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At last? Clinical trials of a vaccine for the common cold?
Flu vaccines can protect against one of the two villains of cold and flu season, but the diversity of viruses that cause common colds makes a vaccine for the ailment elusive.
Three major groups of viruses cause most common cold cases: Rhinoviruses, Coronaviruses, and respiratory syncytial virus, often called RSV. The Independent reports that a new RSV vaccine candidate, SynGEM, is in Phase 1 clinical trials after successful tests in rats and mice. The human trial, currently underway, involves 36 volunteers who will be monitored for development of RSV antibodies. An RSV vaccine, while not able to eliminate all colds, might be able to protect newborns and the elderly, the most vulnerable populations, from hospitalization and death.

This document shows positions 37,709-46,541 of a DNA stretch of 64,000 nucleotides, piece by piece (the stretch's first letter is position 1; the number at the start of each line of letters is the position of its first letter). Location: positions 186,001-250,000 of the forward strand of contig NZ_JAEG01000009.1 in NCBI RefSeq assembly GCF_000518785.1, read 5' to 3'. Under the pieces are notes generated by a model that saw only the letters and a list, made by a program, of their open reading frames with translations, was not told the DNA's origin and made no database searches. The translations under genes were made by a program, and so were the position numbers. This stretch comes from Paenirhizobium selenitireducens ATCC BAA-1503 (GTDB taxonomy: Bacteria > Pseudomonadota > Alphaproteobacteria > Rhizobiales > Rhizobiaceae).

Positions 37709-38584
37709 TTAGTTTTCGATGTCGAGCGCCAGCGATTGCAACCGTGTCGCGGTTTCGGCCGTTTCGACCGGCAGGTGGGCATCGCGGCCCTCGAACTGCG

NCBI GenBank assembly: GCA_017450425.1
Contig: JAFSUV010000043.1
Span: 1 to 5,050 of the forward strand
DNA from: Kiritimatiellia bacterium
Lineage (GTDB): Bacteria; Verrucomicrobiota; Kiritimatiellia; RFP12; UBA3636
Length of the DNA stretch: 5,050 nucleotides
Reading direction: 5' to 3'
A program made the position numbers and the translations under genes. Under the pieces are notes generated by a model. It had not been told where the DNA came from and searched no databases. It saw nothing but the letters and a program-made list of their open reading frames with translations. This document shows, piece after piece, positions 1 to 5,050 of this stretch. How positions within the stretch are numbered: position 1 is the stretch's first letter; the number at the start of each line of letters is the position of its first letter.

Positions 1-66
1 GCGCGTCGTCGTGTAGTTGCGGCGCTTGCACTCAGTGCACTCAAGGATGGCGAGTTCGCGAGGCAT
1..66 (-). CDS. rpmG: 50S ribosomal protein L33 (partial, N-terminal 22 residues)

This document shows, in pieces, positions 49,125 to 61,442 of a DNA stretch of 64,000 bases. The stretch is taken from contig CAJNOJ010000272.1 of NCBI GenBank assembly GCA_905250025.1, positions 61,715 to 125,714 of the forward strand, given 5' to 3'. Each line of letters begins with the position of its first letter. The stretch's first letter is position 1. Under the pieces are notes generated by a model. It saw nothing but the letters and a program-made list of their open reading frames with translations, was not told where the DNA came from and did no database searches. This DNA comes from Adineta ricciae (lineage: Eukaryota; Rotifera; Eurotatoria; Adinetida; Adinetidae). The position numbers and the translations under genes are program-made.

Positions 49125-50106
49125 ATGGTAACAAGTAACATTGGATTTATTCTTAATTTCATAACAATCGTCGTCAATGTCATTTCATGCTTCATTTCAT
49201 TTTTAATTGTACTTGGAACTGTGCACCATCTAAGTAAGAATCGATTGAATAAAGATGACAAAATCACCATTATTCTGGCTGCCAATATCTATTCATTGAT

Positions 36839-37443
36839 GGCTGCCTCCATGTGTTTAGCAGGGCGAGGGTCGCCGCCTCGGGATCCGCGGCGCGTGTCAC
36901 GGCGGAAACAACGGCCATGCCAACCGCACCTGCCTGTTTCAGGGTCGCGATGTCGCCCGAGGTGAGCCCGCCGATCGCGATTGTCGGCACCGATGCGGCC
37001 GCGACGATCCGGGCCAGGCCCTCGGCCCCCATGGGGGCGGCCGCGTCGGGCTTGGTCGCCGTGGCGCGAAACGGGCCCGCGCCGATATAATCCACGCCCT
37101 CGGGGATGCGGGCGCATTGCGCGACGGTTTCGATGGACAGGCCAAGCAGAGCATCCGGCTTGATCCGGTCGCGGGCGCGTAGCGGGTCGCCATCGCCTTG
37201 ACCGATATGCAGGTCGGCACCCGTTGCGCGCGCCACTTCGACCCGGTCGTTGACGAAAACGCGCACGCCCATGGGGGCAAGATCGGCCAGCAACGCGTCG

Rhinoviruses present a wholly different challenge, with 99 different types of the virus identified. In September, researchers tested a candidate vaccine containing 25 strains of the virus in mice and 50 strains in monkeys. By contrast, flu vaccines usually contain no more than four strains. In a successful proof of concept study, the researchers showed that the mice and monkeys produced antibodies specific to the strains in the vaccine - 25 different antibodies in the mice and 50 different antibodies in the monkeys. The next step is a human Phase 1 clinical trial.
Will a Rhinovirus vaccine enter clinical trials in 2017?
This question will resolve as positive if a trial appears on ClinicalTrials.gov for testing of a multi-strain rhinovirus vaccine and begins recruiting volunteers on or before Dec. 31, 2017.
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